A team of University of New Hampshire researchers working on Appledore Island at the Isles of Shoals and at off-shore sites in southern York County and Seacoast New Hampshire recently published a study that reaches some unsettling conclusions. Essentially, the ocean floor in the Seacoast is seeing a marked decline in the often tall, leafy native kelp populations and an inundation of short, shrub-like invasive seaweed. Key among those invasives is the short, red fiber-like seaweed Dasysiphnia japonica, a transplant from Japan that is taking over the ocean floor in this region – covering as much as 90 percent of some areas. We were very surprised by what we saw,” said Jennifer Dijkstra, research assistant professor in the Center for Coastal and Ocean Mapping at UNH and the lead author of the study. click here to read the story 09:20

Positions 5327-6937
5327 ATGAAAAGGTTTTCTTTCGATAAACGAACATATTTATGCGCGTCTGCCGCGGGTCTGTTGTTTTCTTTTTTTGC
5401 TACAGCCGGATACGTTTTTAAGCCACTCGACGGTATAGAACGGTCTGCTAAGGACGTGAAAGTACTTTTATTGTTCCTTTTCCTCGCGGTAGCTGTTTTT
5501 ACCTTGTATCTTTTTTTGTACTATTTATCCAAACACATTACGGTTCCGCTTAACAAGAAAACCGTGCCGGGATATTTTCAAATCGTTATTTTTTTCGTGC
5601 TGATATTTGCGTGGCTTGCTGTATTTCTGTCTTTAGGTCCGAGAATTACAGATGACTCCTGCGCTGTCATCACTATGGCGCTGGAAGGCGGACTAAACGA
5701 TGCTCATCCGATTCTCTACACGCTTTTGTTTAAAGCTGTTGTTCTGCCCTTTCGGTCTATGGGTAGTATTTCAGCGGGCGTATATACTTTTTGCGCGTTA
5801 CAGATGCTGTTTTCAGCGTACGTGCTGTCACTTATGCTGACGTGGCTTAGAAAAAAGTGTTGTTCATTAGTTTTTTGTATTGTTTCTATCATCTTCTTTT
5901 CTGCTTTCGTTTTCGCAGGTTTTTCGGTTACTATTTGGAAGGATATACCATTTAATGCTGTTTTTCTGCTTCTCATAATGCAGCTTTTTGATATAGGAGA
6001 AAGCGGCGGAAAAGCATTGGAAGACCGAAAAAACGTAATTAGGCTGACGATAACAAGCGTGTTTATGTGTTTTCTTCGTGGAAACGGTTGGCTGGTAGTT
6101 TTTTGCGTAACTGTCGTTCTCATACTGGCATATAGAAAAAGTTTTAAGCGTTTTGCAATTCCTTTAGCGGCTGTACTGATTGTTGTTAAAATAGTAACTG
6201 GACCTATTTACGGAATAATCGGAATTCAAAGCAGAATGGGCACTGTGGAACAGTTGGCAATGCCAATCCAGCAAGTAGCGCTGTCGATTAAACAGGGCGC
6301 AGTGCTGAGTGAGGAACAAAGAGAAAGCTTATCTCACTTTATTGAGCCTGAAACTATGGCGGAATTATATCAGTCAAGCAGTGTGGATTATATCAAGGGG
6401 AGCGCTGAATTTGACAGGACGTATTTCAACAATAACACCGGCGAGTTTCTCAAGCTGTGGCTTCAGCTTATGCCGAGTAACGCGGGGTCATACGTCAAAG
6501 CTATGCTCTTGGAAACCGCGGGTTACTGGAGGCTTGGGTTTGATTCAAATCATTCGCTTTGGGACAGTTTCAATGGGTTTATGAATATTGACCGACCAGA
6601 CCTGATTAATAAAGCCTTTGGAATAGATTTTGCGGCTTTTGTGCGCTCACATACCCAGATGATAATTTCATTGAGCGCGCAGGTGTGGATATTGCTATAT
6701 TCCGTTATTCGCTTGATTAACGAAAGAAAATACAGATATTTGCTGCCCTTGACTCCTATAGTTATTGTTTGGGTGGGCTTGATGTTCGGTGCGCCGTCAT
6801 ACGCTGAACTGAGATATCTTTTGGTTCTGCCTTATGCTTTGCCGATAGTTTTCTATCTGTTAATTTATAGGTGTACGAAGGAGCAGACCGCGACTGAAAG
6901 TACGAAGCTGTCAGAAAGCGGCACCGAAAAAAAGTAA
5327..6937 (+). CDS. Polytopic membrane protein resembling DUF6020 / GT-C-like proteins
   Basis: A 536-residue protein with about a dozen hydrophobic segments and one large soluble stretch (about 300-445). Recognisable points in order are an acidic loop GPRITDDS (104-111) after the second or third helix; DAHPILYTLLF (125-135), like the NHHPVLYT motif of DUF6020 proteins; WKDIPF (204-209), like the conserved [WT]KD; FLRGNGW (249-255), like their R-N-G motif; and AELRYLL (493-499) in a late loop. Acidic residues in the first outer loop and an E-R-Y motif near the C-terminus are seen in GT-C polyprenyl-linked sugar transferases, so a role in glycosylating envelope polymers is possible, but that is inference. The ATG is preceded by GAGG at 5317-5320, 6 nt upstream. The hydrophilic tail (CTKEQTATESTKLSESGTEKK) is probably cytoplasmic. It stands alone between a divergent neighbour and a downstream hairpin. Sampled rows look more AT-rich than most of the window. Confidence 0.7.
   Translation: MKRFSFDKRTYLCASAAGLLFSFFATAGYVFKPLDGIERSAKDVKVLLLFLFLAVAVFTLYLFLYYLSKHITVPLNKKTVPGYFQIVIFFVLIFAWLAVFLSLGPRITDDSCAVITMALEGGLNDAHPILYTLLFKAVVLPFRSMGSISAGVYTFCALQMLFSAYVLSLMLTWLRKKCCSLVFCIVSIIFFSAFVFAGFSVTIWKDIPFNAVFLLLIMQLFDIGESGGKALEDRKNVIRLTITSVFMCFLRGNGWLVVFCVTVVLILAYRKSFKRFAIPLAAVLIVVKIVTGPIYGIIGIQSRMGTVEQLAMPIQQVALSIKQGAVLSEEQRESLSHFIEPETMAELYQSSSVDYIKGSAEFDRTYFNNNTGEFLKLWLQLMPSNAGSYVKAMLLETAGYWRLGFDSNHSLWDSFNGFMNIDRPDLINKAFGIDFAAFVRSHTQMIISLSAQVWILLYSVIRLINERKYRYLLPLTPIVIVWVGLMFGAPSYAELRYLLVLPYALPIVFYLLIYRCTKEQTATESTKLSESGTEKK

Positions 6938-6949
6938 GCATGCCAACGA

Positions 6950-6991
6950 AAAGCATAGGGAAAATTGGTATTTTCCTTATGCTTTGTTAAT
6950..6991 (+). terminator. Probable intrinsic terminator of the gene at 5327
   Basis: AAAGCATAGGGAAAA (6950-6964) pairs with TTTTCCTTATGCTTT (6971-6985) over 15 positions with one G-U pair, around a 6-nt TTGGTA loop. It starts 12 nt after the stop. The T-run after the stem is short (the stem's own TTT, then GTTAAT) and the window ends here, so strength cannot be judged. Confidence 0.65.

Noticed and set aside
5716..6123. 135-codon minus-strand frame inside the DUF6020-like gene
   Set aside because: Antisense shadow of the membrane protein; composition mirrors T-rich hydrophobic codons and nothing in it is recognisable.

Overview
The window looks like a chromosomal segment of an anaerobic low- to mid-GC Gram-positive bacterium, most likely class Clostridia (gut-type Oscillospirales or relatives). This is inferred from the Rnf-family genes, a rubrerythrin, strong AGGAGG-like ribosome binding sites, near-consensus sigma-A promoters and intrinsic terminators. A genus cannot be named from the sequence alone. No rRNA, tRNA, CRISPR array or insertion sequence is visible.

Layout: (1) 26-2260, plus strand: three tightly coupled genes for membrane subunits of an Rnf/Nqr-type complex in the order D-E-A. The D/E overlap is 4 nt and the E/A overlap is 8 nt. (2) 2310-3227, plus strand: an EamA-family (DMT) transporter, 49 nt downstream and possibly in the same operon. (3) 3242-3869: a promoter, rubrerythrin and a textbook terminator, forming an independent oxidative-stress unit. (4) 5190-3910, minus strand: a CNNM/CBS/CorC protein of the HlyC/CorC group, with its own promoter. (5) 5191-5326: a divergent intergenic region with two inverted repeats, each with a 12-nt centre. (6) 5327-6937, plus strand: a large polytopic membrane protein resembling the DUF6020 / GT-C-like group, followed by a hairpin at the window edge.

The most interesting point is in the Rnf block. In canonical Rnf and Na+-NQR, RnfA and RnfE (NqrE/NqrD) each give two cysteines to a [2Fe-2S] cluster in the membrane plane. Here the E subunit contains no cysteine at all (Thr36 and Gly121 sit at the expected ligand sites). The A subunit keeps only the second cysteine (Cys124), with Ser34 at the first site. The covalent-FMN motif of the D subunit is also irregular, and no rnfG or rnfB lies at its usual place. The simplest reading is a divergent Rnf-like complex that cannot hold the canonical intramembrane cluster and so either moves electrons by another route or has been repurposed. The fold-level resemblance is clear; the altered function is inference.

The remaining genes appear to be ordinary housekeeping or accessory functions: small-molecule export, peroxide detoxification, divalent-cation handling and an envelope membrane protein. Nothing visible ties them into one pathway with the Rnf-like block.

Despite guilty plea, ‘Codfather’ continues to fish

New England fishermen are wondering how the fishing fleet owned by New Bedford fishing mogul Carlos Rafael continues to fish nearly five months after he pleaded guilty on March 30 in federal district court in Boston to 28 offenses, including conspiracy, false labeling of fish, bulk cash smuggling, tax evasion and falsifying federal records. Those vessels include many Rafael agreed to forfeit in his plea deal for their role in his scheme to sell fish he didn’t have enough quota to catch, under the name of species for which he had enough quota. The fishing year starts May 1 and Rafael won’t be sentenced until Sep. 25 and 26. Many are angry that Rafael’s fleet has been allowed to operate through the summer months when fishermen traditionally catch most of their fish. click here to read the story 09:51